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Hitachi, parent of HDS (who I love – though they have their own marketing challenges from time to time), just announced an “enterprise” caliber 500GB SATA disk drive.

Not content to simply attack the lower-end markets, they tacked on a 1 million hour MTBF (which means not only will the drive never break, it will be spinning post-Apocalypse) and a 5 year warranty.

Sounds great right? It sure does. Now, did the company use its marketing muscle to come up with a crafty high-end “enterprise” caliber name for the line? Something like DS500 (death star) or Infinity500 or DC500 (data center)??? Nope. It uses Deskstar. Yep. Deskstar. Why not Lunch box 500? or CameInTheCerealBox 500? I can see the ad campaign now, “Mr. VP of IT, if you have a desk, now you are a star”. Ugh.

How many desks have critical enterprise data on them? Maybe the age of consolidation has gone so far as to shrink data centers down into furniture looking things. HP used to make an MPE machine that looked like a desk. I sat on it in the Boston, MA Putnam Investments data center once, having no idea it was not furniture. That might have been OK, except I was the EMC sales rep/installer that was going to plug a new memory board into that desk, which probably did not instill a very high degree of confidence in the customer. I’m pretty sure I left the board there for one of the guys techies and took him to a bar to wait it out.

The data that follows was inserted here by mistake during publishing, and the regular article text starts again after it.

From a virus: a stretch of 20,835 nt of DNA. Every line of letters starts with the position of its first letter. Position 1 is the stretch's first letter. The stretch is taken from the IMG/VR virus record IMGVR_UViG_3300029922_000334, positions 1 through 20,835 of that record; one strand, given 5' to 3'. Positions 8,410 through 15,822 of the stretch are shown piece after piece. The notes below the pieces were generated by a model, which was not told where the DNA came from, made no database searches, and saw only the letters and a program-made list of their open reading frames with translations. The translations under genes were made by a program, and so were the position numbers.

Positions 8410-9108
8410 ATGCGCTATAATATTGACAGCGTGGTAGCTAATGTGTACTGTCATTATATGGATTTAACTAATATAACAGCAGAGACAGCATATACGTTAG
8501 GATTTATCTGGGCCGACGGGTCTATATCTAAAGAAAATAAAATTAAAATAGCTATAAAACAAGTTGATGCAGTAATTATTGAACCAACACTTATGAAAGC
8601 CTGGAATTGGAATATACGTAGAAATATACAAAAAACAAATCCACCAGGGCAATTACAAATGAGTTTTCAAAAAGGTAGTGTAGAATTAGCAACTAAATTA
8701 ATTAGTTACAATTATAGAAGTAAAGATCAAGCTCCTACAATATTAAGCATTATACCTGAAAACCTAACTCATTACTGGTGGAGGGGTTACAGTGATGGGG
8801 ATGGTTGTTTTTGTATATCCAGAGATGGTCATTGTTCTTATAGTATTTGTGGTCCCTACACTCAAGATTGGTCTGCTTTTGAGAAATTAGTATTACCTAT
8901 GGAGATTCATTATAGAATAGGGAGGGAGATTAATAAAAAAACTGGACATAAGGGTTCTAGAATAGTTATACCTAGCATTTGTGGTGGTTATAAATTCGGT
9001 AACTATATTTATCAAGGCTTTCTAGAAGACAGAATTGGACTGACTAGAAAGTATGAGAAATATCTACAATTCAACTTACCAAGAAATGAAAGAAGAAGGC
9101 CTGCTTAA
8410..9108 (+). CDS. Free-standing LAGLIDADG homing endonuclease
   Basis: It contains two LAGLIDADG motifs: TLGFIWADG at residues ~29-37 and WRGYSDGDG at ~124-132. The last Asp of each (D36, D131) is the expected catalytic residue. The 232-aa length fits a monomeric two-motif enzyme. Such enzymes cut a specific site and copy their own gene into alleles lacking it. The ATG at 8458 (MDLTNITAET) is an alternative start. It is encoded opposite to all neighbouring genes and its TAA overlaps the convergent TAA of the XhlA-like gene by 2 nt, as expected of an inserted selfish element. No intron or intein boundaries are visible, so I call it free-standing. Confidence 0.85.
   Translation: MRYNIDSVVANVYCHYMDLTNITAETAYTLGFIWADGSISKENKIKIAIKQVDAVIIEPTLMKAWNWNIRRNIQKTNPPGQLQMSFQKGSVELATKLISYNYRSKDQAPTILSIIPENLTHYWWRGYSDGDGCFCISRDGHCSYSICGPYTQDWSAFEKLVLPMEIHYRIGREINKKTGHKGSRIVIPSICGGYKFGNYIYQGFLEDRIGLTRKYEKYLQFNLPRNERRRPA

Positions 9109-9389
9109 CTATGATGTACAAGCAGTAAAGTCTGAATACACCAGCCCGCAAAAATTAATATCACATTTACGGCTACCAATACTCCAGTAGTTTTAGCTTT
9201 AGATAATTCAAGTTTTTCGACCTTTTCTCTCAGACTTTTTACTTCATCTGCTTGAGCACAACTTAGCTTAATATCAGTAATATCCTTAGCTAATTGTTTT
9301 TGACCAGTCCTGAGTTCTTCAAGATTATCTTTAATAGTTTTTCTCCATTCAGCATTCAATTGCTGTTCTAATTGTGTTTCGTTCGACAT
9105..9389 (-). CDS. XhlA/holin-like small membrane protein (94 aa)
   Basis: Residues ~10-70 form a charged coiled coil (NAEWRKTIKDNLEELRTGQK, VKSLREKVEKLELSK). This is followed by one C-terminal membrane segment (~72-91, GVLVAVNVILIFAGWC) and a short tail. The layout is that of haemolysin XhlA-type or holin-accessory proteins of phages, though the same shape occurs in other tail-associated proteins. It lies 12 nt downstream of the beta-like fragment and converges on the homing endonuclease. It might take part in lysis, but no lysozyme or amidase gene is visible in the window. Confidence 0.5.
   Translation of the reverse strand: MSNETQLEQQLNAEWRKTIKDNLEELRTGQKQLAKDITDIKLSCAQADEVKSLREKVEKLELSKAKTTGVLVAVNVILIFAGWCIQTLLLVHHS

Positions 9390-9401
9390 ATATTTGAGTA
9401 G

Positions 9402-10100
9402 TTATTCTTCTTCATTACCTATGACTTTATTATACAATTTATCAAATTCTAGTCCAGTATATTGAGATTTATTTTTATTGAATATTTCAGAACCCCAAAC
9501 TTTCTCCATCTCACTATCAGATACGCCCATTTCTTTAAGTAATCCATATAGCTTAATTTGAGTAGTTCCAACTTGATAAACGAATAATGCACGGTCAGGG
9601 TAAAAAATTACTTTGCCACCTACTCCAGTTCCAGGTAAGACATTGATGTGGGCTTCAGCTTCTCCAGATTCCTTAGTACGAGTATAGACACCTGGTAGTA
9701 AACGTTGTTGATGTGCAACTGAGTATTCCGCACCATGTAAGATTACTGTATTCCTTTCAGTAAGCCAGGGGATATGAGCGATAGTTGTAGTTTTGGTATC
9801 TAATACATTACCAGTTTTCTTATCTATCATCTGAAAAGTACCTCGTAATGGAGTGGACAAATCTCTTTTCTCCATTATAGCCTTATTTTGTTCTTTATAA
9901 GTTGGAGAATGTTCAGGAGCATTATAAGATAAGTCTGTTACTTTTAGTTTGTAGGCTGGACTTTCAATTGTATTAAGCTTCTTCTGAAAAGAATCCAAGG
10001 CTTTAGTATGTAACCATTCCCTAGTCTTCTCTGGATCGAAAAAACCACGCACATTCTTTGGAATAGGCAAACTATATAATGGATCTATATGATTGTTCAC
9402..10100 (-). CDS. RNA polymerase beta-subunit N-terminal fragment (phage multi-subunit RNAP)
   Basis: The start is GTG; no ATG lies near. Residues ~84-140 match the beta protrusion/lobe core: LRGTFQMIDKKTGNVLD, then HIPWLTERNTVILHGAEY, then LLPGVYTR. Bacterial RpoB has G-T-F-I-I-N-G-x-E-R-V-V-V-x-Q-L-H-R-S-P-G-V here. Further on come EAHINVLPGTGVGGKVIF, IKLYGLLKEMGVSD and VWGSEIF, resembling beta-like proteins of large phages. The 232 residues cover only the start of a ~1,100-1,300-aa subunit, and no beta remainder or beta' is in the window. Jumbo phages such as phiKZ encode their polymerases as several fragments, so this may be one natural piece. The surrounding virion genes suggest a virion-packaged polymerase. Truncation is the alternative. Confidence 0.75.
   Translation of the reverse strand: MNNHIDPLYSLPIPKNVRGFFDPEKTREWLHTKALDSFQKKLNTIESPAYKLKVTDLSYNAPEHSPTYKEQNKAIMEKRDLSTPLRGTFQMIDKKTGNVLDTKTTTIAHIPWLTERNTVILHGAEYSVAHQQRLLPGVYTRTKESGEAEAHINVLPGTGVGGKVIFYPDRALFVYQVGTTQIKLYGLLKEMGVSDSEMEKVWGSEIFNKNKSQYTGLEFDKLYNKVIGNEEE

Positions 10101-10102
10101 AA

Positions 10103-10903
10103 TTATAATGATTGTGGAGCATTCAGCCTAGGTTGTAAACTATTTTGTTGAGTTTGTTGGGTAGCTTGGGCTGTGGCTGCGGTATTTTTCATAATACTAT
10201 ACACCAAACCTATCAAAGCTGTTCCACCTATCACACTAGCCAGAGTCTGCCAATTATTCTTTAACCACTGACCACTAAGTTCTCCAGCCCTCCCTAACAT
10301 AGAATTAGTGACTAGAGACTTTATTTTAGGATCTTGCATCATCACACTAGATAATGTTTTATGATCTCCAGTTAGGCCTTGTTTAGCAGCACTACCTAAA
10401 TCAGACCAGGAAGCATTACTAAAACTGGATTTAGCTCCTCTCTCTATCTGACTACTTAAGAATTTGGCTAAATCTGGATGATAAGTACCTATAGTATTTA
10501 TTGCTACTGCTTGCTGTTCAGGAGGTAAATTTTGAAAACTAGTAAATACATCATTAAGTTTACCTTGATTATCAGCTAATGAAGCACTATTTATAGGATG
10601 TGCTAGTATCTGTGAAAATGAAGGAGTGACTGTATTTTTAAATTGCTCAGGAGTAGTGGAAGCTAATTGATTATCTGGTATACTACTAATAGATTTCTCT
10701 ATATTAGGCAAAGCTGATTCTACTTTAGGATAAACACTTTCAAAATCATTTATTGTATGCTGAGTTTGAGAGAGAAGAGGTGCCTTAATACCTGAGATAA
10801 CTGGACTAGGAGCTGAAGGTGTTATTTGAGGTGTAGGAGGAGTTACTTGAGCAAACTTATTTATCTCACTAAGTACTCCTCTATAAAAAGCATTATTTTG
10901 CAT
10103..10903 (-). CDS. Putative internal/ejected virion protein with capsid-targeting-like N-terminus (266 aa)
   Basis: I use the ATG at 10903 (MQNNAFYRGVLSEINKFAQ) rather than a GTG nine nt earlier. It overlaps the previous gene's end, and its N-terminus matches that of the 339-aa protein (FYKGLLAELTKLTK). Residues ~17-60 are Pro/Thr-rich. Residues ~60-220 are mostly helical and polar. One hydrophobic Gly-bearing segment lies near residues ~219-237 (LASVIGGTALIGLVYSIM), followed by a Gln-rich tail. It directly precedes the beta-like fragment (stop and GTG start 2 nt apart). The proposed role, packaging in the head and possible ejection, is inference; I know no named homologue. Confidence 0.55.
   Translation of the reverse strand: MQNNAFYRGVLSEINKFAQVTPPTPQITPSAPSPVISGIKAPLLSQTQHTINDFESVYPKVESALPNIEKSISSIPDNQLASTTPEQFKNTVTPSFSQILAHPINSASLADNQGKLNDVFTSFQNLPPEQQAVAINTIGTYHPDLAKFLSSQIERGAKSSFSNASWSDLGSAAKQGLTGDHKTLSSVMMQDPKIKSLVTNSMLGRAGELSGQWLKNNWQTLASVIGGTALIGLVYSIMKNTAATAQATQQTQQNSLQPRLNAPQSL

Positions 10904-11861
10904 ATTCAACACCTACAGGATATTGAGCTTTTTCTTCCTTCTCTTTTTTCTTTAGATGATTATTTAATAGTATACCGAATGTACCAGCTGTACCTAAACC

I digress. My point is that if you wanna make people feel comfortable about applying your product or technology into their worlds, you should first try to understand what those requirements mean, and second, you might want to consider a naming convention that connotes confidence. Who would buy an Ab Blaster if it were called a “You’ll never use it anyway, and end up putting it in the basement with clothes hanging from it that don’t fit you anyway, you fat slob”?

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Steve Duplessie is the author of the “Steve’s IT Rants” blog, and the founder and Sr. Analyst of the Enterprise Strategy Group.

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